Ad Targeting powered by ACR

Ad Targeting Using Reference Fingerprints

Now let us bring reference fingerprints back into the picture. When coupled with relevant metadata, ACR platforms can be used to provide advertisers with flexible ad pricing depending on the popularity of the game or the genre. Advertisers can then use this data to provide interactive experiences and game recommendations to their target audience.

For example, a user playing an Action game such as ‘Call of Duty: Black Ops Cold War’ could be recommended a similar game such as ‘Doom Eternal’, which is also a First-Person Shooter like the former.

The more practical use case, however, is with live-service games. Users who have opted-in for ACR to be enabled on their Smart TVs and devices benefit from the technology by receiving personalized ads. A user who spends a lot of time on a live-service game may be pleased to see an ad from the game’s publisher, offering an in-game bonus or reward for interacting with the ad. This is just one scenario of how personalized ads can be sold using ACR platforms.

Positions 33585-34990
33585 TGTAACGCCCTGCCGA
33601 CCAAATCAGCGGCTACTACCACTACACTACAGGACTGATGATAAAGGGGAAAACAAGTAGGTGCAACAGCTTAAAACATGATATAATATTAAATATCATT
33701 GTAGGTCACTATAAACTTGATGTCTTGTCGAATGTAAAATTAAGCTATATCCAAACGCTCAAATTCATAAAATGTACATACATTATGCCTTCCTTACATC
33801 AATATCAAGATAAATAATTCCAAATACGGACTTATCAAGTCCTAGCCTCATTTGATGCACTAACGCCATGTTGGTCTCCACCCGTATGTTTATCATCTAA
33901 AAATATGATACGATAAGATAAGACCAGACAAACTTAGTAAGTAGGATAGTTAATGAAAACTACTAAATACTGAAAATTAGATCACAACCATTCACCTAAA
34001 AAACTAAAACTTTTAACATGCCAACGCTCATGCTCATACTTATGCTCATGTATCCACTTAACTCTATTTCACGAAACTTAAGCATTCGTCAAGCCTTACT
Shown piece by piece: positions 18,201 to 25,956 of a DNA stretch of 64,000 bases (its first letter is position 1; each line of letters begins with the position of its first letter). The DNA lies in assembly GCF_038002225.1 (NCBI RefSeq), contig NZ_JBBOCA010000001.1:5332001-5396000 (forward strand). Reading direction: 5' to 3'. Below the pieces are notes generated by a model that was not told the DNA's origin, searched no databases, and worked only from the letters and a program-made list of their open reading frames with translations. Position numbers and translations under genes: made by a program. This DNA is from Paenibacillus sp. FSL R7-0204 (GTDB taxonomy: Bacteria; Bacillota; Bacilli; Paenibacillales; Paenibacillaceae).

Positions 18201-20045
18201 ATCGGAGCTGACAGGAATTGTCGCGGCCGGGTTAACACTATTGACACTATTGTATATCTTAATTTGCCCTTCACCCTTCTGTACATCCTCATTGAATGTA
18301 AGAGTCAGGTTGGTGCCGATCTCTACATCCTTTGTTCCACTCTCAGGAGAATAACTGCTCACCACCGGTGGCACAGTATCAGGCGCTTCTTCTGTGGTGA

Another application is audience segmentation and measurement. Advertisers can get valuable data that identifies which group of gamers are highly active and spend more time on a game, maybe even playing it to the end. This group is more likely to be actively interested in purchasing add-ons or similar games.

We are still in the evolving stages of personalized ads delivered through ACR platforms. As vendors and advertisers continue to discover the potential of this new medium, the possibilities are endless. It all starts with proper content recognition, provided by reference fingerprints.